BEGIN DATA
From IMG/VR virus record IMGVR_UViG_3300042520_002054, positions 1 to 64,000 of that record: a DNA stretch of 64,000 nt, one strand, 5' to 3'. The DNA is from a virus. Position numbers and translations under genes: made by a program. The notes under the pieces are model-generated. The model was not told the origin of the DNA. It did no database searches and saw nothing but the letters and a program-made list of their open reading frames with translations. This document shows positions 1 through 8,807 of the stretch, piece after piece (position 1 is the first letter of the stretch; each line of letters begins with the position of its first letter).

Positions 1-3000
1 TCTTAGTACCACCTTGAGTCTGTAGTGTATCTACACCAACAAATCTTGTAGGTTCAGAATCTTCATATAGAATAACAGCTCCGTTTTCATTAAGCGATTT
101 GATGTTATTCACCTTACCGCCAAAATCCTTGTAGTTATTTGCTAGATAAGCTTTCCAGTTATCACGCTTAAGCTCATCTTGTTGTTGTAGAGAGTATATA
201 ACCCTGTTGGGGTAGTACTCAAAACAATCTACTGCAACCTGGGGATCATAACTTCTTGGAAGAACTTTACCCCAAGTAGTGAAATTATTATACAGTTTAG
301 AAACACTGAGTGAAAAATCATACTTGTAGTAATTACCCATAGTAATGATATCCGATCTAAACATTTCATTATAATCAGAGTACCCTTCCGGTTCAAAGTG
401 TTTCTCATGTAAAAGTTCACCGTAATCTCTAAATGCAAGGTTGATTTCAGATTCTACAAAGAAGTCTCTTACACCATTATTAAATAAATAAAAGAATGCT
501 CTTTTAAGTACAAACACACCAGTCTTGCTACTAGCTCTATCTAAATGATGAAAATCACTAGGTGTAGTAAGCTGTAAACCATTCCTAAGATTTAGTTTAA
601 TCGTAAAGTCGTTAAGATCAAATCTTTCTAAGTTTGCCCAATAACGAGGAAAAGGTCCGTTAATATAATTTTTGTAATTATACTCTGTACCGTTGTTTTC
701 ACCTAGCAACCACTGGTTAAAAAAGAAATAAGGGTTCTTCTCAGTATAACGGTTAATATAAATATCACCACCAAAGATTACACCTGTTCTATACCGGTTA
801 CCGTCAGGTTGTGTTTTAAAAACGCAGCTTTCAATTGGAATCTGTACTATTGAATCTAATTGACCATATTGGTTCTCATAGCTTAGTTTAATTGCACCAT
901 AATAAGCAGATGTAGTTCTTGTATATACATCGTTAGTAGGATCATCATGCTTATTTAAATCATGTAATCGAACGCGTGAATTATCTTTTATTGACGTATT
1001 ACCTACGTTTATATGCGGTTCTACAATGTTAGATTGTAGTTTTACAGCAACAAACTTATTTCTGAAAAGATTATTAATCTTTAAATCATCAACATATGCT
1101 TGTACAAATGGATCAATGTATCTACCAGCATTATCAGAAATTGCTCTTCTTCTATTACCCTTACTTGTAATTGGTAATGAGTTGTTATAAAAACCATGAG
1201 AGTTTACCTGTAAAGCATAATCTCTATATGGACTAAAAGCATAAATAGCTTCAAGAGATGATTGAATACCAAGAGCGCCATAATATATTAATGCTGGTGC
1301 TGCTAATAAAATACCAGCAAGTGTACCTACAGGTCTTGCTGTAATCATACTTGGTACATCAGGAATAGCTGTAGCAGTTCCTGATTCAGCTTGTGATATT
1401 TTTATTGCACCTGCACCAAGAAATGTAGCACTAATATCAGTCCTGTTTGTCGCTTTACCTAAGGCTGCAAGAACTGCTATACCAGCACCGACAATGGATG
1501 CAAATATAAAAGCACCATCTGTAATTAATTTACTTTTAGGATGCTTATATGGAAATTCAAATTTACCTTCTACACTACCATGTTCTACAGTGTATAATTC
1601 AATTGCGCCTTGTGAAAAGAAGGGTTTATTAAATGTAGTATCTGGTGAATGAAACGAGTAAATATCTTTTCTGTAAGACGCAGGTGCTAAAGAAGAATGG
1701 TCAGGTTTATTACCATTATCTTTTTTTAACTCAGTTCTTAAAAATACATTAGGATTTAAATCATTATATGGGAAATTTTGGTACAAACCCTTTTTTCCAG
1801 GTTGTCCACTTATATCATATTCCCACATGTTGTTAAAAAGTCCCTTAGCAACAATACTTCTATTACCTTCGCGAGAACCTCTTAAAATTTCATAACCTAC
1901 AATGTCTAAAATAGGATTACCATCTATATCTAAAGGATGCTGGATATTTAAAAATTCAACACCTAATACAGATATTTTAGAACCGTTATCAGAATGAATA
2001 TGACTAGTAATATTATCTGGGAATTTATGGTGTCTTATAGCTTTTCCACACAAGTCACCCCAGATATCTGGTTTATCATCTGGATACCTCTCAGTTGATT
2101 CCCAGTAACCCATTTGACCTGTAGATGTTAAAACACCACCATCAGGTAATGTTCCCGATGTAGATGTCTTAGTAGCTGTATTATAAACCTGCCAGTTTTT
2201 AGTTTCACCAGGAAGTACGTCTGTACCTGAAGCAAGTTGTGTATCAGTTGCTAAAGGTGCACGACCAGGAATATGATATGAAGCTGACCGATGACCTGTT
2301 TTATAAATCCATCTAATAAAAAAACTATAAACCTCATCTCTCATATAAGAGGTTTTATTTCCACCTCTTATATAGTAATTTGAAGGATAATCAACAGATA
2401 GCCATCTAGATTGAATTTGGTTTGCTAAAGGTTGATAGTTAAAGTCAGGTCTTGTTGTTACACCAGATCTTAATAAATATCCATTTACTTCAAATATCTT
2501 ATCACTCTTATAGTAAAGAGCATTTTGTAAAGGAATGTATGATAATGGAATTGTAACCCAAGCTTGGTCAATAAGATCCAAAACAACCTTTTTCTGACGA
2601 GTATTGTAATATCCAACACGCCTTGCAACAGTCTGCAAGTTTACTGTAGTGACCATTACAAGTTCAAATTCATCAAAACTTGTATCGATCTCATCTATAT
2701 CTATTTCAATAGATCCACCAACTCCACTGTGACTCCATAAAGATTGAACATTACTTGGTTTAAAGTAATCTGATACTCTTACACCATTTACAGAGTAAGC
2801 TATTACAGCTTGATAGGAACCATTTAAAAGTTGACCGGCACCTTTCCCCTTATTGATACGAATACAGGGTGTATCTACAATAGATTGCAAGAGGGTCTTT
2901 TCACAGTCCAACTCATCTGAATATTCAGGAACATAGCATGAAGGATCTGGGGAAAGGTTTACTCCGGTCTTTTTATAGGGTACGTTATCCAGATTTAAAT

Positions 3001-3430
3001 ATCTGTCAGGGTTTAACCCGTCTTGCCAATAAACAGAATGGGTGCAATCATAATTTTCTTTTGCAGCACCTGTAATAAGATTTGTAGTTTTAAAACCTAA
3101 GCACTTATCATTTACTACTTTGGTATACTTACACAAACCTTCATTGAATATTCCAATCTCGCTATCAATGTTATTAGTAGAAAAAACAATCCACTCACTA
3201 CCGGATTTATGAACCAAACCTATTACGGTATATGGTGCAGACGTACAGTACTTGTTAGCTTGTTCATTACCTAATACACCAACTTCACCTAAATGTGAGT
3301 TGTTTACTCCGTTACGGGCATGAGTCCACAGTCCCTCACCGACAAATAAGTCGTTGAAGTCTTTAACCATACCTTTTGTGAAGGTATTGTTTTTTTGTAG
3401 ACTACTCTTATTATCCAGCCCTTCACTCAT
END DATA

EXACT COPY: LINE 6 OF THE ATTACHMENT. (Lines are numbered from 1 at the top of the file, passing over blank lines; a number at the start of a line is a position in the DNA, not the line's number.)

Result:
301 AAACACTGAGTGAAAAATCATACTTGTAGTAATTACCCATAGTAATGATATCCGATCTAAACATTTCATTATAATCAGAGTACCCTTCCGGTTCAAAGTG